I know this is not a definitive answer, but…

unfortunately everyone’s sites are different, and being that Google hasn’t exactly said loud and clear what types of pop ups they like or don’t like, we have to look at this topic from the general point of view of what Google still looks for on good sites and that is good content that has people reading and browsing through, so focus on that first and then adjust your pop ups accordingly (and/or use the exit intent one).

8 thoughts on “Do Pop Ups on a Website Affect It’s SEO? What I Found Out.”

  1. Okay, this is definitely informative. From everything you said, if the exit intent pop-up works the way I think it does; that is come up when a user is about to leave the site, then I think that’s just superb, and is the best to use. 

    I visit some sites that have a lot of pop-ups, and really, it is annoying. To make matters worse they have this hanging social share button that covers up a side of the page so you don’t see what you are reading. 

    I mean how am I supposed to share or decide to do something you are suggesting when I can’t even read what I came to your site for? Thanks again for this info.

    • Hi Drian, yeah a lot of websites have NO idea how to intelligently utilize a pop up on their website and your example is certainly evidence of that. It’s ironic, but their “intent” is to try and keep more audiences on their site, but without understanding how their pop ups affect the user experience, they actually end up driving them away.

  2. Fantastic article. This is a must a must read for all. I think a lot of website owners really don’t put a lot of thought in their pop ups.

    I personally don’t use them. I also try to look at it in the viewers perspective. I get very annoyed myself with them I think, having them pop up in the beginning and even in the middle of an article why you’re reading and it just encourages your reader to leave.

    I do agree if you want them have them as an exit you stand a better chance of the viewer signing up.

    Thank you for this great information.


    • Thanks David. There’s actually numerous websites which successfully utilize pop ups within their content while their viewers are reading it, but until there is concrete evidence of how to do it safely in regards to SEO, I’m just not going to do that. It’s only exit pops up for me, for now.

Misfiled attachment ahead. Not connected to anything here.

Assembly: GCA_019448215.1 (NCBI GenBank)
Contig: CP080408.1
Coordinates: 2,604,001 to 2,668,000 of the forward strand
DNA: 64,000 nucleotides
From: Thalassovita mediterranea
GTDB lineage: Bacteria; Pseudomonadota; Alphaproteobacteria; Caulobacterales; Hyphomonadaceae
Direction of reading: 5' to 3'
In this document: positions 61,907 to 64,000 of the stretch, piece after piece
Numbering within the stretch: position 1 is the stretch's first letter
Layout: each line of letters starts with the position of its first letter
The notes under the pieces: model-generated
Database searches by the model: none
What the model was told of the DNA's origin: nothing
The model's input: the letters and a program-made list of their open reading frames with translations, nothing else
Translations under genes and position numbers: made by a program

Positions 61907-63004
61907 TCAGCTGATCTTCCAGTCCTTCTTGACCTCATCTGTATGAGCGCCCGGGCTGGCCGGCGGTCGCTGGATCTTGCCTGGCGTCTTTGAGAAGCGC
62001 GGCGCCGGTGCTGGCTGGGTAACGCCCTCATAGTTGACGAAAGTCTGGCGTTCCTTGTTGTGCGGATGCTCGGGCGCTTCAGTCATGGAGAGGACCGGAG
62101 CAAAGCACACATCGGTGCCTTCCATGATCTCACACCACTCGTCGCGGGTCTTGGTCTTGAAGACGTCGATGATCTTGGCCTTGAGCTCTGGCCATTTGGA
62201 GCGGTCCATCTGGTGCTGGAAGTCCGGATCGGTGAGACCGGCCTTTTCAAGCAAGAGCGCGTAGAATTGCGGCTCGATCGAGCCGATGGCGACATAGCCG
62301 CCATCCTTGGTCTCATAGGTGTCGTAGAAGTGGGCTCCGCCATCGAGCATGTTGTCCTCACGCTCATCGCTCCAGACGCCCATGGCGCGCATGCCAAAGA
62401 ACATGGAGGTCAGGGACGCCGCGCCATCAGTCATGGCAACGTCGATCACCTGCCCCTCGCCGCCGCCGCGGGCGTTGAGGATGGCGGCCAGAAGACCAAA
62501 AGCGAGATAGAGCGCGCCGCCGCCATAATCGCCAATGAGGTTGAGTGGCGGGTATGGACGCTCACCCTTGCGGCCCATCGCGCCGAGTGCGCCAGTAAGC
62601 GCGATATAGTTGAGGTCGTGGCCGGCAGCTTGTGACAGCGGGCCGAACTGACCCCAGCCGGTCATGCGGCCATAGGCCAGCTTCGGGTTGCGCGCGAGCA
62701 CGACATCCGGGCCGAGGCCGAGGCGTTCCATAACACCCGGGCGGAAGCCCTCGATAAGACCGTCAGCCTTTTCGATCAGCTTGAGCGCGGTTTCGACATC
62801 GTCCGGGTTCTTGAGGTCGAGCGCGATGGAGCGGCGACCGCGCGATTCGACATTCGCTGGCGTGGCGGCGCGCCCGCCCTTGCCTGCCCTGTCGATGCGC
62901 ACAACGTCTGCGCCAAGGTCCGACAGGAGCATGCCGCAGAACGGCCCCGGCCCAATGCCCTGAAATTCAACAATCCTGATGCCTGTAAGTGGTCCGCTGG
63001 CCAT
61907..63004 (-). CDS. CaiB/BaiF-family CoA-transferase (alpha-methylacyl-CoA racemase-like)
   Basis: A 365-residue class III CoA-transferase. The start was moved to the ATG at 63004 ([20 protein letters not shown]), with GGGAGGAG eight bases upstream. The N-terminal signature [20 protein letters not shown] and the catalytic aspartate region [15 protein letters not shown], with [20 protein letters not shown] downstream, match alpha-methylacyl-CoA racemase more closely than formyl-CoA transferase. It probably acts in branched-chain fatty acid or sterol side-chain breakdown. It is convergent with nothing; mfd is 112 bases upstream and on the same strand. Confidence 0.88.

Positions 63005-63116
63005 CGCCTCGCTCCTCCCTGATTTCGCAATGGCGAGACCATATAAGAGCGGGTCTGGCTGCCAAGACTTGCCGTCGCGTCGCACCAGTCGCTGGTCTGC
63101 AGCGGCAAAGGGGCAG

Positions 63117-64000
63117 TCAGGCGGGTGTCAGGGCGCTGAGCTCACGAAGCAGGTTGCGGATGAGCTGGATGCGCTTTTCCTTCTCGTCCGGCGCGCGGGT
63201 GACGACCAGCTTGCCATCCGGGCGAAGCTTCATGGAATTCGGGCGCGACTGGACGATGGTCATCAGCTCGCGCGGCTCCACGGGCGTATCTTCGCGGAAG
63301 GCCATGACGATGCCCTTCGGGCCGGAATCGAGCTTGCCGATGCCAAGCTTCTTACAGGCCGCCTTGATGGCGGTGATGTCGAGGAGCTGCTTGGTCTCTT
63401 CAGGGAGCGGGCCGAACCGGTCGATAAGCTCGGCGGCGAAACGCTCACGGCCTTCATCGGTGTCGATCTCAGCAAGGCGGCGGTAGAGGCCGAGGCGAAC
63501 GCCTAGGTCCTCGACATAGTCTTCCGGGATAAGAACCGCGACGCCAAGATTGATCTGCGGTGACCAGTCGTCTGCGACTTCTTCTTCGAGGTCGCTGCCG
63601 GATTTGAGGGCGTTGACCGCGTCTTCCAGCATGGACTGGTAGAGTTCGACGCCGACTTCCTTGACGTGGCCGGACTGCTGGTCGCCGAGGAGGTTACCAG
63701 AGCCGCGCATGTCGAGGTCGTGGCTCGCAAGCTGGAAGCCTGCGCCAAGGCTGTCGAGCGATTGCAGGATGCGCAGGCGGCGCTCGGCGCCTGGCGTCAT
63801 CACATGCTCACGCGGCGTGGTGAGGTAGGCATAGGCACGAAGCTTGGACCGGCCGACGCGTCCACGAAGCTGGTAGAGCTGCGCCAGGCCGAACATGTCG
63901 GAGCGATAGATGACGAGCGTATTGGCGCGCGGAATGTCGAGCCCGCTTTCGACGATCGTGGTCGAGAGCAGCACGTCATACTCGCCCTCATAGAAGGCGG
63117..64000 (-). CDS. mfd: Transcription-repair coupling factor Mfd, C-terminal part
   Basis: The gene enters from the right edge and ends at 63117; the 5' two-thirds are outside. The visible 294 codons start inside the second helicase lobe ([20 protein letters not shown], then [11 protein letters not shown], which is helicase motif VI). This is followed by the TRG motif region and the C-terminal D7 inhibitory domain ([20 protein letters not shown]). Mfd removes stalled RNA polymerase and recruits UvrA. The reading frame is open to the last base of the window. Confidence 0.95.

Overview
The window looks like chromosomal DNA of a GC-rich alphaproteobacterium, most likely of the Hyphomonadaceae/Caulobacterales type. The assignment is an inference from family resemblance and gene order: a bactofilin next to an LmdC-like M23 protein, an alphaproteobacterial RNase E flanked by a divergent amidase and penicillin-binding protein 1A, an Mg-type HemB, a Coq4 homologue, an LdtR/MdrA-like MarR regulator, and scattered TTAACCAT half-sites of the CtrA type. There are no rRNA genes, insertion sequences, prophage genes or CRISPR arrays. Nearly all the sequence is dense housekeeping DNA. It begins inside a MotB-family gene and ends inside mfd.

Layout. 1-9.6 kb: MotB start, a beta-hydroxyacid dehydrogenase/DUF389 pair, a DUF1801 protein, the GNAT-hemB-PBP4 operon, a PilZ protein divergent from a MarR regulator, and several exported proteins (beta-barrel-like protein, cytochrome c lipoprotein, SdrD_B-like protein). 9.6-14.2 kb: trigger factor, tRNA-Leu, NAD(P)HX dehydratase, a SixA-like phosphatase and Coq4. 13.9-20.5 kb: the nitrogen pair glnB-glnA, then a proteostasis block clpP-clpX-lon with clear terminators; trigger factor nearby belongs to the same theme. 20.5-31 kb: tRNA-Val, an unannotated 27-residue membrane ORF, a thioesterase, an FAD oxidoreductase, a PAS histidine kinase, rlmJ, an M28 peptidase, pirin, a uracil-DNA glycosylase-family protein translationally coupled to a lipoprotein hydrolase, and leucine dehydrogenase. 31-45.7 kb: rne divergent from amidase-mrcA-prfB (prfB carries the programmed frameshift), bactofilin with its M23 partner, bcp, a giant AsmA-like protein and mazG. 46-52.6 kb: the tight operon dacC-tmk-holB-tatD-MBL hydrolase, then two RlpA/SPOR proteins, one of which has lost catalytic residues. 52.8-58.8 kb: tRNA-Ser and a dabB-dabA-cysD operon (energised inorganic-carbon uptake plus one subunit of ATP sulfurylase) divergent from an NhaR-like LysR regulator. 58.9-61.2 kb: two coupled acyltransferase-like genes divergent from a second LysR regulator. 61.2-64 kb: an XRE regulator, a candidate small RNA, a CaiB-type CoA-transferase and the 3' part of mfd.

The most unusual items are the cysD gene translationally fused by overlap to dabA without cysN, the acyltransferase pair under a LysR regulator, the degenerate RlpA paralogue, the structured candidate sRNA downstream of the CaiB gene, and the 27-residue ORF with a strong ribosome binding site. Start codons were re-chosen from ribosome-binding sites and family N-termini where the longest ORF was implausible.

3. I am not using pop-up as of this time since my site is just new and just building my traffic. As my experience from websites I visited, I am really annoyed by these pop-ups especially when they appear very early and when they cover the content. What I do is just close them. But if I really like the article, even if these popups are annoying I still continue to read. I think that if you’re article is really interesting your viewers will still stay as long as you give them time to read and find your content interesting before activating the popups.

    • Hi Dan, this is true and in fact Google’s viewpoint basically reflects what you just said, which is why sites which interrupt the visitor’s reading experience may see lower rankings. As a result, I try to only stick to the exit pop up.

      It’s currently the safe one to use, doesn’t interrupt the visitor and still keeps them focused on your content, provided it’s good.

  4. Ah Vitaliy…

    This is absolutely correct! I despise sites that have a pop-up while I am reading a post. It is like interrupting a person while they are speaking to you. And yes, exit pop-ups are better because you understand and can relate to the author of the post, thus making a more concrete decision to sign up.

    Because of your post, I will definitely use this type of pop up as opposed to not using one at all.

    Thank you!

    • No problem Stella and I’m glad we agree. In fact, I recently talked to one of my mentors in this industry, Kyle one of the owners of Wealthy Affiliate who knows more about SEO than I and he confirmed that exit pop ups are OK.